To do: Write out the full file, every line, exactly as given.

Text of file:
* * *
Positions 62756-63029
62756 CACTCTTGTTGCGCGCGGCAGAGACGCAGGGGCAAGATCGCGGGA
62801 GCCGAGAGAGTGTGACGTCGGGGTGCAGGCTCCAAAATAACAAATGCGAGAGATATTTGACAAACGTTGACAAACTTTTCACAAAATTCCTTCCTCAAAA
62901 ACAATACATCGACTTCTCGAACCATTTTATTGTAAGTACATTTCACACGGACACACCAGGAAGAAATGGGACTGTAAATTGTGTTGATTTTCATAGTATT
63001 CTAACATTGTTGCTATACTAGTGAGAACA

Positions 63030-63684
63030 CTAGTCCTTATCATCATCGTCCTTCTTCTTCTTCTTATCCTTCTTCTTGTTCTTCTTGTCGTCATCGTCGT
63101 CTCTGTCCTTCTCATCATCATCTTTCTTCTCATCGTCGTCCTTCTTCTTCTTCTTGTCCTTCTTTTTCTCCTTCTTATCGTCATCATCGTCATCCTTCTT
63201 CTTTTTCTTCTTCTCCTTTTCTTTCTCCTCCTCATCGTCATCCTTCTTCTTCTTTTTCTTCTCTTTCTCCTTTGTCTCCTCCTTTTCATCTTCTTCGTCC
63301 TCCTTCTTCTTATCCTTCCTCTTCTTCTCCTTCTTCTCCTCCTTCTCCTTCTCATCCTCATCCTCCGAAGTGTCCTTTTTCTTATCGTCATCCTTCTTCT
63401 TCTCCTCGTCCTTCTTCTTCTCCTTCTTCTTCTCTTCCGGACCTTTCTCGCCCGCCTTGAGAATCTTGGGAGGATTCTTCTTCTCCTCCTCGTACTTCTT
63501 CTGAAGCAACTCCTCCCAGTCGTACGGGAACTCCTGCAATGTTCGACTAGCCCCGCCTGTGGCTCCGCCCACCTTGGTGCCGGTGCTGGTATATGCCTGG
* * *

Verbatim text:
Positions 62756-63029
62756 CACTCTTGTTGCGCGCGGCAGAGACGCAGGGGCAAGATCGCGGGA
62801 GCCGAGAGAGTGTGACGTCGGGGTGCAGGCTCCAAAATAACAAATGCGAGAGATATTTGACAAACGTTGACAAACTTTTCACAAAATTCCTTCCTCAAAA
62901 ACAATACATCGACTTCTCGAACCATTTTATTGTAAGTACATTTCACACGGACACACCAGGAAGAAATGGGACTGTAAATTGTGTTGATTTTCATAGTATT
63001 CTAACATTGTTGCTATACTAGTGAGAACA

Positions 63030-63684
63030 CTAGTCCTTATCATCATCGTCCTTCTTCTTCTTCTTATCCTTCTTCTTGTTCTTCTTGTCGTCATCGTCGT
63101 CTCTGTCCTTCTCATCATCATCTTTCTTCTCATCGTCGTCCTTCTTCTTCTTCTTGTCCTTCTTTTTCTCCTTCTTATCGTCATCATCGTCATCCTTCTT
63201 CTTTTTCTTCTTCTCCTTTTCTTTCTCCTCCTCATCGTCATCCTTCTTCTTCTTTTTCTTCTCTTTCTCCTTTGTCTCCTCCTTTTCATCTTCTTCGTCC
63301 TCCTTCTTCTTATCCTTCCTCTTCTTCTCCTTCTTCTCCTCCTTCTCCTTCTCATCCTCATCCTCCGAAGTGTCCTTTTTCTTATCGTCATCCTTCTTCT
63401 TCTCCTCGTCCTTCTTCTTCTCCTTCTTCTTCTCTTCCGGACCTTTCTCGCCCGCCTTGAGAATCTTGGGAGGATTCTTCTTCTCCTCCTCGTACTTCTT
63501 CTGAAGCAACTCCTCCCAGTCGTACGGGAACTCCTGCAATGTTCGACTAGCCCCGCCTGTGGCTCCGCCCACCTTGGTGCCGGTGCTGGTATATGCCTGG